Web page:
Behind The Scenes: Unsung Heroes Of Iconic Action Movies – The crew members behind the movie “Grease” were just as important as the actors. Pictured (l-r) Shelley Giles, Mark Weisenmiller, Amogha Kuppaa, Emma Hosking, Jannah Nager, Emily Buonaquisiti, Bella Otte, Kristin Nelson, Tami Carr, Katie Carr, James Cass, Nora Paine, Heather Cleveland and Ereka Morton. (Photo by Picture This of Palma Ceia)
Almost everyone is familiar with “Grease,” the iconic musical with toe-tapping tunes, incredible dance moves, and the romance and drama of Rydell High. Behind all the glitz and glamor of the show is the incredible work of a dedicated team that makes the actors look (and sound) their best.
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As the first official New Tampa Players (NTP) show at the New Tampa Performing Arts Center, “Grease” is no ordinary musical; It’s a high-energy ride through the glorious 50’s that takes on a 1957 Chrysler. and off stage. A hidden army of talented workers ensure the success of the show, working diligently behind the scenes. They don’t often get the limelight, but the show couldn’t go on without them.
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NTP Producing Artistic Director Nora Paine, mother of four and also Producing Artistic Director, manages the stage with help from playwrights Kristin Nelson, Emily Buonaquisiti and Mark Weisenmiller. Headphones on and monitor on, the company feels safe as Paine calls out cues from a barely lit space. Her expert husband Joshua, “her theater saint,” and son Sebastian also play important roles, helping with props and lights (while Keith Eisenstadt designed the lighting).
Paine jokes that his favorite part of being a stage manager “sounds like a lot of stage management, but when a scene change goes right. The stage lights go down at the right moment. The sets move in the choreography you need. Everything slides. Next play comes in. The lights go up, and all the orchestras sync up together.”
Nelson, a medical scribe and first assistant stage manager who has worked on a number of past NTP productions, says, “My favorite thing has been watching the actors grow. I love being a part of the magic behind the scenes. Creating this world was amazing. Beautiful.”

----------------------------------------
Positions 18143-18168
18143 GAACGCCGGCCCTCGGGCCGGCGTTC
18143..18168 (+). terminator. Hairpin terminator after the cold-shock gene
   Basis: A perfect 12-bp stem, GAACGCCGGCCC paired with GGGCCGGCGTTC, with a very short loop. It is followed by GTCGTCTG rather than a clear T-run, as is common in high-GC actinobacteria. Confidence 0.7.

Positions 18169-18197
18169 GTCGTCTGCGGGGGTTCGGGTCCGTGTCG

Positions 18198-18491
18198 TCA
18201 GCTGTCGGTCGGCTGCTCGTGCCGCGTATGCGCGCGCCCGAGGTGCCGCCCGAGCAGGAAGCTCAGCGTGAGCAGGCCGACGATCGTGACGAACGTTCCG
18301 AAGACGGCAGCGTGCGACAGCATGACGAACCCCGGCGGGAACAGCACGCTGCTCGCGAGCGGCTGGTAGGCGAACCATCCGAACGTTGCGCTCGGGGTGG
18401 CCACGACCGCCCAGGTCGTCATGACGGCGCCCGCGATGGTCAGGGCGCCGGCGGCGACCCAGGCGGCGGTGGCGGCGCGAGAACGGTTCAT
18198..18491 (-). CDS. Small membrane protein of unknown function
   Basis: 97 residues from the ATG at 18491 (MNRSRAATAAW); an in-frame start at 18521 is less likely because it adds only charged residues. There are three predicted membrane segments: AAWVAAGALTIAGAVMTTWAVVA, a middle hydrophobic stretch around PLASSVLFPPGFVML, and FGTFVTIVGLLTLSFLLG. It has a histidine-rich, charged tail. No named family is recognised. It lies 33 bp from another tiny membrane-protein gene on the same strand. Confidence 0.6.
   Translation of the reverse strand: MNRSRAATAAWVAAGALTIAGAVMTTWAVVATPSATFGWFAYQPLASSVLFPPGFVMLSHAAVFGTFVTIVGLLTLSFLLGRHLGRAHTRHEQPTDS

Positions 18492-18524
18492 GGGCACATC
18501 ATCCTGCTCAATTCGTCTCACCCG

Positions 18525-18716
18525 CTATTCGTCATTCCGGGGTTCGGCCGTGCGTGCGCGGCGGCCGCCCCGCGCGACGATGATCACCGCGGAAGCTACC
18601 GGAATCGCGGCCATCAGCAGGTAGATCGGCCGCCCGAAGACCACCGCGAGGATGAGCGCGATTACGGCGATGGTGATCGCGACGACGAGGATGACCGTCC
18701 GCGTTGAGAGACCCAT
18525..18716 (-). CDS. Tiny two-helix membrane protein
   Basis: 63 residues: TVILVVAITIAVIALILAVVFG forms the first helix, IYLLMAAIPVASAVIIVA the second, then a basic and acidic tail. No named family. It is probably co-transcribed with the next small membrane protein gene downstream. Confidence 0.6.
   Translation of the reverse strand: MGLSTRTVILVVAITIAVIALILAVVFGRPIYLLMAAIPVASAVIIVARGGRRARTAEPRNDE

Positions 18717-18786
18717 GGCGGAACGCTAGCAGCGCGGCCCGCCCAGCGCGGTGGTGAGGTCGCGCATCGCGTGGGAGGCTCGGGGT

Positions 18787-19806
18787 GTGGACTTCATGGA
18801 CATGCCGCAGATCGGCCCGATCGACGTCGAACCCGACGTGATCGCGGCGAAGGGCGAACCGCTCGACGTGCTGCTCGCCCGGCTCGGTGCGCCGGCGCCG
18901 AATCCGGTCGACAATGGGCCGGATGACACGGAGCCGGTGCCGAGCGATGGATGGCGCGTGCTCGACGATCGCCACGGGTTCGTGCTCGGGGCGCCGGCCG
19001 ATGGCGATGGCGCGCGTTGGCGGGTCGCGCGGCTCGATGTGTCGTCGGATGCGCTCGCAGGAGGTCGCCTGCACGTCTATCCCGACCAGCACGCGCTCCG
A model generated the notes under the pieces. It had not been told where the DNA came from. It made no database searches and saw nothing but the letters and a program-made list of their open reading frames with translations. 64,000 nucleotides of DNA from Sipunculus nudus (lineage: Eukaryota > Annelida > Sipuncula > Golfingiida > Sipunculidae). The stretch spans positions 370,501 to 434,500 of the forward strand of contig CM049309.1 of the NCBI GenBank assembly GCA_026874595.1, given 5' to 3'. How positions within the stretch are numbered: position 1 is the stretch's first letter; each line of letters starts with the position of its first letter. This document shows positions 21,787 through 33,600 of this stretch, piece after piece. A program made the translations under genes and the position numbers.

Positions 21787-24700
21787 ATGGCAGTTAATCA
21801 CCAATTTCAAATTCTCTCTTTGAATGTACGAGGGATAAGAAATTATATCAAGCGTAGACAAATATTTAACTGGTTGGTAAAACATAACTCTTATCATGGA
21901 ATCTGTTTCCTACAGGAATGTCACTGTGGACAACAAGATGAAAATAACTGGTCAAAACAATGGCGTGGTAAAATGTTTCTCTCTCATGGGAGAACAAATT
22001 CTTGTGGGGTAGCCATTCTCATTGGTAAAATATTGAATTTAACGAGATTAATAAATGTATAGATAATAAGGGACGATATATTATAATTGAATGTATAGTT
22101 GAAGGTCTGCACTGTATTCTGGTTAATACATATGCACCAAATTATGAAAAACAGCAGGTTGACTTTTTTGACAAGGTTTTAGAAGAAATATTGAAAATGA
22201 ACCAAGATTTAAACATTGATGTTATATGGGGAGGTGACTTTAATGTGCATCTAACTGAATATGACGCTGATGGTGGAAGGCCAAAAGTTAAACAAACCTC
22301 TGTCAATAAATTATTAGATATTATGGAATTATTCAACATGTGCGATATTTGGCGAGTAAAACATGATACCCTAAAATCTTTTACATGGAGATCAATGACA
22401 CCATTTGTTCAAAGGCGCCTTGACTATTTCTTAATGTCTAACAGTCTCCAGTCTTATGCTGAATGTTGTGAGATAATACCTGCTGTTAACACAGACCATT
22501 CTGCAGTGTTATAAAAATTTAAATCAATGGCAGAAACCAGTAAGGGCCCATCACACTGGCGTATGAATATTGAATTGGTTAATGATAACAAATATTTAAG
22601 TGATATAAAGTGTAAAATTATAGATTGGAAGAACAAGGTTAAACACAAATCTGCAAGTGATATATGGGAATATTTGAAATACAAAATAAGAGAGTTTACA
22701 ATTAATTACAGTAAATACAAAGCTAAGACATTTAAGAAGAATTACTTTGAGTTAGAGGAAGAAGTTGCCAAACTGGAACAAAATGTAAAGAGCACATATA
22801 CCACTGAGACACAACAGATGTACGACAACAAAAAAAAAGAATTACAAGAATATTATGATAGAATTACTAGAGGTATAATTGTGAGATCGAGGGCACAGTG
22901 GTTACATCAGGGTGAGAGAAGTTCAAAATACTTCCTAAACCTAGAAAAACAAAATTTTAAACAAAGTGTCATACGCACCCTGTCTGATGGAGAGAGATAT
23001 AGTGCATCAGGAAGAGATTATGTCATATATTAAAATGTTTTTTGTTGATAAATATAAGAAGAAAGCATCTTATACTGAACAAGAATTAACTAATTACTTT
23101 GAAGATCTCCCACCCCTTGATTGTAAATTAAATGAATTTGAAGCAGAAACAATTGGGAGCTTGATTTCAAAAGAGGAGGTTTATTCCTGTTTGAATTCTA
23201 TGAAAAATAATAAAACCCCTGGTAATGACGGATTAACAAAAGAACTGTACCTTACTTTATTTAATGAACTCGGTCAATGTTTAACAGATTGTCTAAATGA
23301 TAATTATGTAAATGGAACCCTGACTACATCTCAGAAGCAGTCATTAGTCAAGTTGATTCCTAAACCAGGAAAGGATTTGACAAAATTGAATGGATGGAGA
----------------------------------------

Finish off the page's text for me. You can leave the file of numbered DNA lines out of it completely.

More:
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The recent high school graduate from Buonaquisi added, “I really enjoy working with the actors, especially during set changes, to make sure everything goes smoothly and safely.”
The performers spend months perfecting their lines, voice and choreography, the director and music director are the masterminds behind the magic. In this musical, these roles are played by the same person.
A computer programmer by day, director and music director G. Frank Meekins says his favorite moment was: “We actually got our stage, and the production came alive. We finally had the space to spread our wings.”
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Meekins says wearing both hats for “Grease” requires more effort, as her focus is split between two different roles; however, with real directorial control, he was given the creativity to gel dialogue and music. “It’s rewarding when everything comes together,” he says.
Meekins also notes, “Even though this show, which follows the movie that many know, is a little bit sharper and deals with coming-of-age situations differently than the movie. We’re actually doing the original Broadway version from 1972. We’ve kept (most of) it.” ) elements that would be considered taboo today to maintain the style of the society of that time”.
Professional dancers, founders of Atlas Modern Ballet, and HCC instructor Sarah Walston provided the choreography for the show’s unforgettable dance routines. He taught the actors hand-jives, jitterbugs and other energetic dance routines, a new experience for the ballet and contemporary dance choreographer.
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“As a dancer, I love ‘Grease,'” says Walston. “The sense of community made a project like this less stressful with all those moving parts. It was really teamwork and a great experience for me to learn what can happen in a musical with a great community.”
You can’t have “Grease” without T-Birds leather and Pink Ladies jackets and authentic ’50s attire. Michell “Shelley” Giles and Heather Cleveland, engineer/retired teacher and chair of the NTP Board of Directors, put together more than 100 different outfits for the show, going as far as researching whether each fabric and pattern was just right. time. Both women say that working with costumes is like solving a satisfying puzzle, especially with a very limited budget to buy the costumes and the materials to make them.